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Jonesta6

Kehoe
Feb 14, 2019
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Can anyone explain why a safety system would shut down the ride over a network connectivity issue? Wouldn't there be a redundant backup system in place to quickly evacuate the ride in the event that the primary fails?

My guess is this is a communications system that lets the central computer system know what's going on with each car, when one went out the system assumes the worst case scenario. However, from unverified other sources, there are claims some cars had passengers tilting onto each other as they were not leveling out.

Something just doesn't add up to me...
 
There were videos on tik tok that showed the gondola tilted over at a high grade at the very top. Everybody rolling down to one side without a way to get up. I’ll source the video if I can find it again.
 

Can anyone explain why a safety system would shut down the ride over a network connectivity issue? Wouldn't there be a redundant backup system in place to quickly evacuate the ride in the event that the primary fails?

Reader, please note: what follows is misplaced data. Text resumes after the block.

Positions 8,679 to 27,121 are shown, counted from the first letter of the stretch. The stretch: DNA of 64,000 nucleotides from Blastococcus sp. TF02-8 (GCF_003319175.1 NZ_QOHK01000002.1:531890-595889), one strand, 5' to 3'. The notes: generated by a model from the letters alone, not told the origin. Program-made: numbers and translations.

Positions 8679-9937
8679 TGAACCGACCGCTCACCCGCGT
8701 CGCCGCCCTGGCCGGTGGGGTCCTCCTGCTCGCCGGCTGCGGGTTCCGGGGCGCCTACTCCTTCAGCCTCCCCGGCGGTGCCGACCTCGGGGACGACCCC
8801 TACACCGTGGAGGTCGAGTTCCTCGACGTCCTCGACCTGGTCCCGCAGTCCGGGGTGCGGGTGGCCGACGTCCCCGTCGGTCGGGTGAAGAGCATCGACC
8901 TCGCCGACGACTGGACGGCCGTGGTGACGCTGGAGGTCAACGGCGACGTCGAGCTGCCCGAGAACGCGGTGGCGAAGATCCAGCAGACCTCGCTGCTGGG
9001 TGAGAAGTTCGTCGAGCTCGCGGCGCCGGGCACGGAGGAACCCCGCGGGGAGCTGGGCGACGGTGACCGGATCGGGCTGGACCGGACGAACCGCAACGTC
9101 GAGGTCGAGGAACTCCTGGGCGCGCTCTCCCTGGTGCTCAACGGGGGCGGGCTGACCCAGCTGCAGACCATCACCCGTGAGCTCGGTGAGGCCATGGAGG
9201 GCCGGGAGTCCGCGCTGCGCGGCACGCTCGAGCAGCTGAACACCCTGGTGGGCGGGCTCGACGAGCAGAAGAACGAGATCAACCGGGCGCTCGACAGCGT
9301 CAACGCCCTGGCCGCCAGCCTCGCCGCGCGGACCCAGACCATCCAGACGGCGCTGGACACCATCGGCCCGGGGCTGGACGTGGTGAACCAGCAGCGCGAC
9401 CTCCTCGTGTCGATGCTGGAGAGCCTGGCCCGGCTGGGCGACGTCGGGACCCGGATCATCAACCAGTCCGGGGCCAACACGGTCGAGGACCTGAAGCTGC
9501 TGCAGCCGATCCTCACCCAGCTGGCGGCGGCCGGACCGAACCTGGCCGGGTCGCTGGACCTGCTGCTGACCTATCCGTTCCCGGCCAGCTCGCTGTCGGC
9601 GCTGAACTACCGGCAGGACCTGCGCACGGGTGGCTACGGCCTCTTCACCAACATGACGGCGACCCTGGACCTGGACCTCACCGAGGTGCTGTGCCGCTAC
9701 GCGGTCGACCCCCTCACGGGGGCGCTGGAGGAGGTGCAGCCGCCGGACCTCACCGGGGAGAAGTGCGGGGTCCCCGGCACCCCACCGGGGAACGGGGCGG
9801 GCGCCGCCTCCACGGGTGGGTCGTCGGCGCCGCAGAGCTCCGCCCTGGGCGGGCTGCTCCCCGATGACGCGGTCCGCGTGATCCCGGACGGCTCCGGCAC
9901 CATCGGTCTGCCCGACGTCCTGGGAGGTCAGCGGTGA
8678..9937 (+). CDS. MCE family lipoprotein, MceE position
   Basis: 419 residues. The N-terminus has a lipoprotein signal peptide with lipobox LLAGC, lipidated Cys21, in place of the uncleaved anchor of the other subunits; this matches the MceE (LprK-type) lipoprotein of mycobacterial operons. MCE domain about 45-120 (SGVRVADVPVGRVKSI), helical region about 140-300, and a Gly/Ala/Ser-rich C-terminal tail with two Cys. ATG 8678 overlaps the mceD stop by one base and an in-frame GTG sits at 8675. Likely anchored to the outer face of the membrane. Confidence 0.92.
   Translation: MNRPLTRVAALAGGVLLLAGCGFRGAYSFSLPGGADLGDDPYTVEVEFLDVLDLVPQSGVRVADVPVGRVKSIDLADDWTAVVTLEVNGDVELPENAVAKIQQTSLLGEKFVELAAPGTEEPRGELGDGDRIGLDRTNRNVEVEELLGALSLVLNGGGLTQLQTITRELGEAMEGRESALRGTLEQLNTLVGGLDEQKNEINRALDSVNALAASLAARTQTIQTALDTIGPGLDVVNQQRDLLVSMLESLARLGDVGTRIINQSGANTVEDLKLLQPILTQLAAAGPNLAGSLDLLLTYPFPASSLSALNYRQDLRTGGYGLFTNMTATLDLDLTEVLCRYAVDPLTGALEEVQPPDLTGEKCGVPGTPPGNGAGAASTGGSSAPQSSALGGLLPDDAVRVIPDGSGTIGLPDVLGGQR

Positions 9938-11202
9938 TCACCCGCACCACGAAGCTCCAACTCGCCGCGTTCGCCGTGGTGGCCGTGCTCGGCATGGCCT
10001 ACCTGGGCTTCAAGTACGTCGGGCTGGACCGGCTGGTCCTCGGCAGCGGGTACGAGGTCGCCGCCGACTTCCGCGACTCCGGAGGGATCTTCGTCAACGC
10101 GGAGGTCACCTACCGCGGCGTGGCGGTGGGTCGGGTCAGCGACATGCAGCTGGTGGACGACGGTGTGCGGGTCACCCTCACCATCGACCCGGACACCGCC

My guess is this is a communications system that lets the central computer system know what's going on with each car, when one went out the system assumes the worst case scenario. However, from unverified other sources, there are claims some cars had passengers tilting onto each other as they were not leveling out.

Something just doesn't add up to me...
Network problems cause an automatic fault on a safety PLC, shutting the system down into the "safe state." This is because having a large amount of IO spread out over an area requires the use of a distributed system, the most common and reliable being an ethernet network. You can setup everything to have redundancies, but if a node on the network stops communicating with the PLC, it will result in a fault. Not sure how the gondola ended up tilting so much, unless there were mechanical failures as well.
 
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